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#227 Scott-AP

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Posted 26 February 2015 - 03:22 PM

and we probably have the worst hunting model of any province,dealing season,weapons, youth etc. there is no other state or province that has a model like ours so are we really going forward or backwards?  sunday will not effect other game like deer,and sunday hunting will bring alot to those other seasons,


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#228 heavyweight

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Posted 26 February 2015 - 03:26 PM

I agree with Markus as I ve previously stated in regards to sunday hunting being all or nothing ,no it doesnt.i see nothing wrong with as I ve stated ,to limping into sunday hunting like i believe NB implimented sunday hunting during its deer season i believe only.I apologize if incorrect about that,but the point here is there are options for dnr to reflect upon,but the thing is we should all have a choice and let the govt deal with the terms.
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#229 Hawkeye

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Posted 26 February 2015 - 03:54 PM

 

I don't disagree but I think th effect sunday hunting will have on this ( growing our hunter number) is so minimal that it won't be a factor there for the argument isn't valid.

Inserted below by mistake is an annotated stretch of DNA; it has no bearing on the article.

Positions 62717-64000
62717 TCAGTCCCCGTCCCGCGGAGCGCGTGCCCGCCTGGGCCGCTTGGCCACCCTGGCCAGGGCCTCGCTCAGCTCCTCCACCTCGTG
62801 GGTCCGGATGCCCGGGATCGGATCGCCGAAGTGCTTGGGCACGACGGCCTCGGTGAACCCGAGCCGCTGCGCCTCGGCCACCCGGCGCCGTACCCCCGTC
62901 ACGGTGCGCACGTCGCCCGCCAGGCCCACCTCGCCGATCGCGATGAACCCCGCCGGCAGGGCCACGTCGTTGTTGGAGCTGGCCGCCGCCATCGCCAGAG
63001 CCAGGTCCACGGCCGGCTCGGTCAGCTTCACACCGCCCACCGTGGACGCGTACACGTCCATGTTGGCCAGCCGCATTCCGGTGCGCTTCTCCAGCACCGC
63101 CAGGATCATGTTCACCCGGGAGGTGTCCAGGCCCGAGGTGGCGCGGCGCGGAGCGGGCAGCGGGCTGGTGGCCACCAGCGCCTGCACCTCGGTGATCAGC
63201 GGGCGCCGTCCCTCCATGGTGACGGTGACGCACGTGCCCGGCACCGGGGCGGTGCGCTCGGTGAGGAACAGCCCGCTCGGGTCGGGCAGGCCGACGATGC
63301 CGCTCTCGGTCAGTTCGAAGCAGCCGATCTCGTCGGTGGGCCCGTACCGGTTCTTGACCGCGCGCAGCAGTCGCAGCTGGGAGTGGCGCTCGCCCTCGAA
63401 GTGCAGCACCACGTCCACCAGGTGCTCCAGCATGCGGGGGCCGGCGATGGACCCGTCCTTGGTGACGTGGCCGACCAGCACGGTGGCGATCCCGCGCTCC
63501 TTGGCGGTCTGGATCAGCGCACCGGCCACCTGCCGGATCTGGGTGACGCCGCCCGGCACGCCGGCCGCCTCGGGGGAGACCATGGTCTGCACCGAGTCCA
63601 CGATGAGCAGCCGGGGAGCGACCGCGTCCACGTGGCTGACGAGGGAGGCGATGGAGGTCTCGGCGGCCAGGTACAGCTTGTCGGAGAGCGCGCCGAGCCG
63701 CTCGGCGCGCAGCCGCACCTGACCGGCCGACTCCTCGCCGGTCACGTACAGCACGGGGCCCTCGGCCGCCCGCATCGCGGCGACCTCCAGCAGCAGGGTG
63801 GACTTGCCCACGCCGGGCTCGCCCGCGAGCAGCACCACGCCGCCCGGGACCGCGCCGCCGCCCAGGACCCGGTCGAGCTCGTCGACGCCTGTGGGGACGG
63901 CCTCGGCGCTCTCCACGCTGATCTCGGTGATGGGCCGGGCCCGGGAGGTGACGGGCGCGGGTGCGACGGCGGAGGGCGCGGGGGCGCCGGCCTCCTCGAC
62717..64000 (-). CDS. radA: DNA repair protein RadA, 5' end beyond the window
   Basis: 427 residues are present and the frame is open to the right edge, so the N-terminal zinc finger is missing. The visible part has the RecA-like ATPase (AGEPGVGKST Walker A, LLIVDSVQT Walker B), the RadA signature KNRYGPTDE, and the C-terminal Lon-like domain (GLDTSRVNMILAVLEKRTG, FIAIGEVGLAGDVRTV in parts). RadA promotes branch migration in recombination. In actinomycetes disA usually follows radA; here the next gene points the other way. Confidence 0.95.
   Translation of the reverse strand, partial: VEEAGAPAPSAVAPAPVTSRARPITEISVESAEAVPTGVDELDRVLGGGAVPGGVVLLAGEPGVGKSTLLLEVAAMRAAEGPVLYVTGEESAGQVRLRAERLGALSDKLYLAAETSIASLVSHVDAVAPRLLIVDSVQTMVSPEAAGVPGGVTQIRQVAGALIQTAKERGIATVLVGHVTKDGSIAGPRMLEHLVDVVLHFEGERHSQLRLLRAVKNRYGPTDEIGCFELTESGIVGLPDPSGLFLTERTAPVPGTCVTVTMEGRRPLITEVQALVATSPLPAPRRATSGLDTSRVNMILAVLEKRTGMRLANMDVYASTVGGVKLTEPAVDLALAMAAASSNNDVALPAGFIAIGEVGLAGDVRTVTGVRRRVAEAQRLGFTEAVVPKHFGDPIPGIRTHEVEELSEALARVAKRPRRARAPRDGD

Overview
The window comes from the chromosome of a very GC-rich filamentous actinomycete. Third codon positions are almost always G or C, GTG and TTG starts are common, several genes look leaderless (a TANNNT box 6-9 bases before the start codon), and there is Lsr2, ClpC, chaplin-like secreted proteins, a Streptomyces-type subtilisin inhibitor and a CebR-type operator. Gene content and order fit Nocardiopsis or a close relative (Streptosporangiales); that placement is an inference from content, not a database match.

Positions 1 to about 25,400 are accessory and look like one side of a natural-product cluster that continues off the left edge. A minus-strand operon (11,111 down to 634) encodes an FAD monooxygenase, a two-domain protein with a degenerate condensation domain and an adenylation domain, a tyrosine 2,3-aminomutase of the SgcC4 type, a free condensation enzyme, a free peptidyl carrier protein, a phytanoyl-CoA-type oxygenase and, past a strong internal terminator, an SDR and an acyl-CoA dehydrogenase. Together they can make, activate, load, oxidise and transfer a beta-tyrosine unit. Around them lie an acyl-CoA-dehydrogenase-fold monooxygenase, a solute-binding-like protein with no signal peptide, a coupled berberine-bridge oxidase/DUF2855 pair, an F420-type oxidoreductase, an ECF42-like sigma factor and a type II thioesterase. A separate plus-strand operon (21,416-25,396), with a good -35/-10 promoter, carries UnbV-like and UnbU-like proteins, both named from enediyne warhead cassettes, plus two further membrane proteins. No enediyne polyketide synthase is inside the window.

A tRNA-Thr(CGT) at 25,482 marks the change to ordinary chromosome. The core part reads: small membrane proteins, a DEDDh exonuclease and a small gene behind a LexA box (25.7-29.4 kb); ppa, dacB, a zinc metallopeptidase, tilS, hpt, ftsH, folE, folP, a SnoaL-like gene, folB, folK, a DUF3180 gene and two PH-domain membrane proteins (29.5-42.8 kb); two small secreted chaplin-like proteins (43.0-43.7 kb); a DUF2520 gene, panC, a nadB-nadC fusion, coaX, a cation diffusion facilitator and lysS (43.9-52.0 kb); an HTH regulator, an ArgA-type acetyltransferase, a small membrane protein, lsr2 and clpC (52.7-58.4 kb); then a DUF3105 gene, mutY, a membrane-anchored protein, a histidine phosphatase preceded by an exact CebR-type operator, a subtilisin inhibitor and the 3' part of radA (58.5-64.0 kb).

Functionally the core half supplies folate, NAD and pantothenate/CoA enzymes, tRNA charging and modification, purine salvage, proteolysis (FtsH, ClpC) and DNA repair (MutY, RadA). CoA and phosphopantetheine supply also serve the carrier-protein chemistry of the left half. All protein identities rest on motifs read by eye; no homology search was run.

Hi Scott, I respectfully disagree with you on this statement.  Your kids and my kids both go to school and I'm sure are involved in other pass times.  Basically that gives kids one day a week to participate in their passtimes like hunting.  Speaking from my experience as a father and avid hunter, my son and all his friends would have had twice as many opportunities to get out hunting if Sunday was available, thus twice the chance of developing the interest in hunting.

 

I agree with the allowing younger hunters, but I think many young hunters do get to tag along when they are younger.  They might not get to pull the trigger, but they can certainly get to experience all the other positive aspects of hunting.  My son  followed in my boot tracks as soon as he could walk.  First day of deer season he always fell ill and had to take the day off school....somehow the cool fresh air always made him better.  He would have had twice the chance to hunt, even if he could have hunted when he was twelve, if he had the opportunity to hunt on Sundays.  Allow younger hunters...yep, most of us will agree to that one, but ask those younger hunters if they want to go out on Sunday and I'll bet they'll say yes (with the exception of TS and BackCountries kids and grand kids of course).

 

My niece moved from Nova Scotia to Alberta about 10 years ago.  When she arrived there she suddenly had Sundays availble to hunt.  When she heard we Nova Scotian's might have a chance to hunt on Sundays she was so excited that we might actually get another full day to enjoy this outdoor interest with the rest of our families, that she made a great FaceBook post about all the benefits she and her family have realized from it.  How can it be so accepted and enjoyed in other provinces, but not here?